Currently the PSD air permits applications have been submitted to the Illinois Environmental Protection Agency and are in the final draft stage.
Based on the results of the generation alternative and site study SIPC decided to proceed with the detailed engineering. An island approach based on including the steel, ductwork and fans was selected for the circulating fluidised bed boiler. The following major engineering activities were identified for the CFB project:
• Environmental permitting (PSD permit, NPDES permit, CEMS, acid rain compliance etc).
• Environmental report, construction work plan and associated interface with rural utilities service.
• Procurement services for approximately 26 specifications.
• Piping design and analysis for high energy piping.
• Balance of plant piping design.
• Coal and limestone handling design.
• Electrical and control design.
• Startup test procedures.
• System descriptions.
As with most repowering projects, the interface with the existing unit has proven to be a challenging process. The condition of the plant and of the existing drawings has required careful design review.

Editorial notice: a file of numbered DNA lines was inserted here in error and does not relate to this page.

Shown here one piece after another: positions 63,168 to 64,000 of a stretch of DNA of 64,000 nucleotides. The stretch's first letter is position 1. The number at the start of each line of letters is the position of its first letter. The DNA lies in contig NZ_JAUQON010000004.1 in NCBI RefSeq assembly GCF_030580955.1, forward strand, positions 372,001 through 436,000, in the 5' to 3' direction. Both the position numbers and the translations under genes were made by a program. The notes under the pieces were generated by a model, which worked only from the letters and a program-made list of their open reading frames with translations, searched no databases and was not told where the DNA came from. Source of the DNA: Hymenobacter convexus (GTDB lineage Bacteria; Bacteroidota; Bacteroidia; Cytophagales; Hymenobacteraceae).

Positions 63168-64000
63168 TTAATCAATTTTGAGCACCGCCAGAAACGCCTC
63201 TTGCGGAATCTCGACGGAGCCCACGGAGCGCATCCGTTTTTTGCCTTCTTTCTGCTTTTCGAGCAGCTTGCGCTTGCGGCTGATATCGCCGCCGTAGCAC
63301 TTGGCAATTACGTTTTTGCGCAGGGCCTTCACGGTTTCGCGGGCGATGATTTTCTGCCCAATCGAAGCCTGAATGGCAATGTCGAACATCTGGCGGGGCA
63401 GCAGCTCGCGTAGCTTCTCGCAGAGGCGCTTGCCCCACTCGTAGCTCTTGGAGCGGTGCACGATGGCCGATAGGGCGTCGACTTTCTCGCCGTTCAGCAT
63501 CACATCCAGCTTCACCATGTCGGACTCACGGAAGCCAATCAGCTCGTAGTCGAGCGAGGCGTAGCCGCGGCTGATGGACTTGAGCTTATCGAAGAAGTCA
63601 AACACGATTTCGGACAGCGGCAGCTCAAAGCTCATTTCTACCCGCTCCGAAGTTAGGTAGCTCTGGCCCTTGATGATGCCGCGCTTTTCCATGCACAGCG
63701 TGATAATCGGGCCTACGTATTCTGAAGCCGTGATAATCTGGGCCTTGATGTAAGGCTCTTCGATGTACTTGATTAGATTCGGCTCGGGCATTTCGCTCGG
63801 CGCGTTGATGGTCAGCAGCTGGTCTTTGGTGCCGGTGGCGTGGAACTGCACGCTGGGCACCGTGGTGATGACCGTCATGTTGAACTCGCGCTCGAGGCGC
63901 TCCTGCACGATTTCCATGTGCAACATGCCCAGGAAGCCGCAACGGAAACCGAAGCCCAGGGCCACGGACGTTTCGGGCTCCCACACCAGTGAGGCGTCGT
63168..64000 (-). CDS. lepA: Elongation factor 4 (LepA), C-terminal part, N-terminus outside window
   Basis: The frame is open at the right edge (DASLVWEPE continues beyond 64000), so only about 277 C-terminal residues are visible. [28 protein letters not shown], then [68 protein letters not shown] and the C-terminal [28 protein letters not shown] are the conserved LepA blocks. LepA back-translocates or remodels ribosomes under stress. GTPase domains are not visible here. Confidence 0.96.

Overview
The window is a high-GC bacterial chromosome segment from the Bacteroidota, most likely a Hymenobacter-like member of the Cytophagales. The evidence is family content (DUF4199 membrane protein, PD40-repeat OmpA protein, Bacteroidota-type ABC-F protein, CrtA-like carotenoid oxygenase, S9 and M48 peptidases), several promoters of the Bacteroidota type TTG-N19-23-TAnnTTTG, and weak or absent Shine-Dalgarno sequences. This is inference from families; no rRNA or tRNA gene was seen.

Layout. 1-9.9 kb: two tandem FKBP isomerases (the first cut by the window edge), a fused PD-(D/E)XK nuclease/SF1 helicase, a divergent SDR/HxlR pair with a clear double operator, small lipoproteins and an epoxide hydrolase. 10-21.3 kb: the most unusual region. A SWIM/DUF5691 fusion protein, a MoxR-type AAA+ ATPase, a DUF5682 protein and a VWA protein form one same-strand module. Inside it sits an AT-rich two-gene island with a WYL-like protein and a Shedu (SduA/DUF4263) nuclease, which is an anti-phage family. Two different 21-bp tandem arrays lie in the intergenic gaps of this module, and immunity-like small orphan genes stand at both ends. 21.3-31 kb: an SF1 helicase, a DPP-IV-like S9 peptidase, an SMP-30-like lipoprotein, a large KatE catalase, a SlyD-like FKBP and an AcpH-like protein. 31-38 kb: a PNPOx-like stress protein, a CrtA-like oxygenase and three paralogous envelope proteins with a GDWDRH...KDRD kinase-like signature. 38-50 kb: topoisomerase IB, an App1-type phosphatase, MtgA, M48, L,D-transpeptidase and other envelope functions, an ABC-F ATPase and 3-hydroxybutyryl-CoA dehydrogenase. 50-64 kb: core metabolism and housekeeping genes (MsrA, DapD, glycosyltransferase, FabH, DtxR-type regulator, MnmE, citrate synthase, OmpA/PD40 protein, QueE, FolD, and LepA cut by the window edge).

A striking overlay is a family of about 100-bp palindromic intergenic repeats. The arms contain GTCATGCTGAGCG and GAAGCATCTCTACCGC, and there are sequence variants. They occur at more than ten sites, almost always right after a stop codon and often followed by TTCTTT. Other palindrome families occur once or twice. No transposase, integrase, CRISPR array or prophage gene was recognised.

The electrical system for the old units was based on 2200 volts. To improve efficiency and provide a more reliable power supply it was decided to upgrade the auxiliary power system of units 1-3 to 4160 volts.
The available area for the CFB is limited and the interface with the existing circulating water bus duct made the development of the plant arrangement difficult.
The mine waste is prone to plugging the material handling equipment. To minimise plugging at the transfer chutes S&L has made use of steep angle transfer chutes and is using reversible feeders where possible. The major modifications required are listed below:
• CFB island, by Foster Wheeler Energy.
• Coal & limestone handling, new conveyors and reclaim hoppers.
• Drag chain bed-ash conveyor and new silo.
• Vacuum fly ash system making use of rebuilt fly ash silo.
• New 195 ft clad steel stack.
• New distributed control systems.
• Upgrade of the electrical power supply. And
• New boiler feed pumps.
In November of 1999 the CFB island was issued for bids. The island contract was issued to Foster Wheeler Energy Corporation in August 2000.
The CFB boiler for the SIPC project is shown in the diagram. It is designed to provide 1 140 000 lb/h (518 t/h) steam flow at 875 psig (60.3 bar) and 905°F (485°C). This new boiler replaces the older boilers for units 1-3 and supplies steam to the associated turbine-generators which will be re-used. This repowering with CFB technology will allow the owner to reduce fuel costs by enabling him to fire 100 per cent of a low-cost coal waste while at the same time significantly reducing emissions.